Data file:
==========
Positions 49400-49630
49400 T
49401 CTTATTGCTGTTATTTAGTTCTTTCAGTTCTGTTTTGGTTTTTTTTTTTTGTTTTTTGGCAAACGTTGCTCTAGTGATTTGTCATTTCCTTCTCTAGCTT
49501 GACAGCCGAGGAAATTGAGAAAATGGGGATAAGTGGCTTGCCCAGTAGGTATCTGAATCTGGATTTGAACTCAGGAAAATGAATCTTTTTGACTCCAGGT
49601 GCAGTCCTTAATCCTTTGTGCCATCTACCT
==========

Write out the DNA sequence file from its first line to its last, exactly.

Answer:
Positions 49400-49630
49400 T
49401 CTTATTGCTGTTATTTAGTTCTTTCAGTTCTGTTTTGGTTTTTTTTTTTTGTTTTTTGGCAAACGTTGCTCTAGTGATTTGTCATTTCCTTCTCTAGCTT
49501 GACAGCCGAGGAAATTGAGAAAATGGGGATAAGTGGCTTGCCCAGTAGGTATCTGAATCTGGATTTGAACTCAGGAAAATGAATCTTTTTGACTCCAGGT
49601 GCAGTCCTTAATCCTTTGTGCCATCTACCT